Mural may have previewed Grant Wood’s ‘American Gothic’

The house depicted in Grant Wood’s masterpiece ‘American Gothic’ is in Eldon, Iowa. Image courtesy of Wikimedia Commons.

The house depicted in Grant Wood’s masterpiece ‘American Gothic’ is in Eldon, Iowa. Image courtesy of Wikimedia Commons.

COUNCIL BLUFFS, Iowa (AP) – When Grant Wood was commissioned by Omaha hotel magnate Eugene Eppley to paint a series of murals in 1927 decorating the walls of two meeting rooms in Eppley’s Hotel Chieftain in downtown Council Bluffs, he was a relatively unknown Iowa artist.

Three years later, in 1930, Wood gained national and international fame with the unveiling of American Gothic, his most widely recognized work.

An Omaha art consultant believes that one segment of the mural Wood painted for the Hotel Chieftain’s Corn Room – a segment now owned by US Bank and put on loan to the Bluffs Arts Council – “previews the American Gothic.”

That segment of the mural, along with two others owned by the bank and loaned to the Bluffs Arts Council, was hung recently in the lobby of the Pottawattamie County Courthouse.

The 29- by 37.5-inch segment, which Wood and his assistant, Edgar Britton, had created on the north wall of the Corn Room is “completely identifiable with the artist,” according to Eileen Brown of Brown’s Art Consultants in Omaha.

“It previews the American Gothic, being rendered in a very cubist, stacked style and could not be mistaken for the work of any other artist, even if the signature was separated from the painting,” Brown wrote in her appraisal of the segment.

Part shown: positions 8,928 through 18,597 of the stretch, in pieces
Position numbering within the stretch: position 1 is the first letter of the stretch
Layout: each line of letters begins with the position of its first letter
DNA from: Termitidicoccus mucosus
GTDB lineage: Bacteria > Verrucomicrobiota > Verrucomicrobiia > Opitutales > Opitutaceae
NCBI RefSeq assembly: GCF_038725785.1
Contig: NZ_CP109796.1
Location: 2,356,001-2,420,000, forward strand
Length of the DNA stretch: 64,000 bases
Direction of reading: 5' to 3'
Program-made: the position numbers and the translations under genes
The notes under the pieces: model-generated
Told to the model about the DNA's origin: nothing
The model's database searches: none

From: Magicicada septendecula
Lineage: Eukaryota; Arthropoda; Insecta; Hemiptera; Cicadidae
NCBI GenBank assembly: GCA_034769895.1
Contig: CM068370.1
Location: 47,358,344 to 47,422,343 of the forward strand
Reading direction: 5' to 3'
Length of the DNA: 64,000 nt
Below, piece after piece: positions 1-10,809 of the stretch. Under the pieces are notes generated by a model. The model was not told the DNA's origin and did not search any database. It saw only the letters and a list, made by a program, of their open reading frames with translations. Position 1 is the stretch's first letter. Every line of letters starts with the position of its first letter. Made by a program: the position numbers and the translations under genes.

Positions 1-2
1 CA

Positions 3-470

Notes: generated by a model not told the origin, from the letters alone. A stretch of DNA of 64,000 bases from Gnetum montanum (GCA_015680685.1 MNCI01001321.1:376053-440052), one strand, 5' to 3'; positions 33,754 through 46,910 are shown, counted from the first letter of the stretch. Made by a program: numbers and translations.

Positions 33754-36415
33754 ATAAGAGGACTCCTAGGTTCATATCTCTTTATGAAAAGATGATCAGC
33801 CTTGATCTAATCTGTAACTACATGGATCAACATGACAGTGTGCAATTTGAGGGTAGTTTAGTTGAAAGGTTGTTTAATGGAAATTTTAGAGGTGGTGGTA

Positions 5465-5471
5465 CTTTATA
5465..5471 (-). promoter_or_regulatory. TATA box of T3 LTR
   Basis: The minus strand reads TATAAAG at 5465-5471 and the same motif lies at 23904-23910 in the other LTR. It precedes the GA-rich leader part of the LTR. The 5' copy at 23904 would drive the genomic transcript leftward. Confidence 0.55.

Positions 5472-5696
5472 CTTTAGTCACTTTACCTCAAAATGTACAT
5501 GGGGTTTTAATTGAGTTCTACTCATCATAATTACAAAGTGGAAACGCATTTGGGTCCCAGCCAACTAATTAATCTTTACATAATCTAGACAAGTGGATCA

In visiting with Dick Miller, a former president of the Bluffs Arts Council and a driving force behind the current effort to collect and display the remaining segments of Wood’s Corn Room mural, about the US Bank segment, Brown commented she could see Wood “envisioning American Gothic” – “it was in his mind.”

The house seen in American Gothic is located in Eldon, and was a structure first seen by Wood in August 1930 on a car ride with John Sharp, an 18-year-old Eldon native and aspiring artist.

Wood’s trip to Eldon was part of an “artistic outreach” arranged by Edward Rowan, the director of the Little Gallery in Cedar Rapids. His goal was to promote fine arts in smaller communities.

In his book, American Gothic, author Steven Biel noted that Rowan, speaking at the American Federation of Arts convention in May 1931, commented, “It is noteworthy to recall that the particular house which prompted Mr. Wood to create his American Gothic was discovered by him on a visit to our Eldon experiment.”

But Rowan added that the idea for American Gothic had been “revolving in the artist’s mind for several years – but needed the particular impetus which he found in Eldon.”

And, like Rowan, Brown is confident the idea that had been “revolving in the artist’s mind for several years” is present in an early form in the 1927 Corn Room mural segment.


Information from: The Daily Nonpareil,

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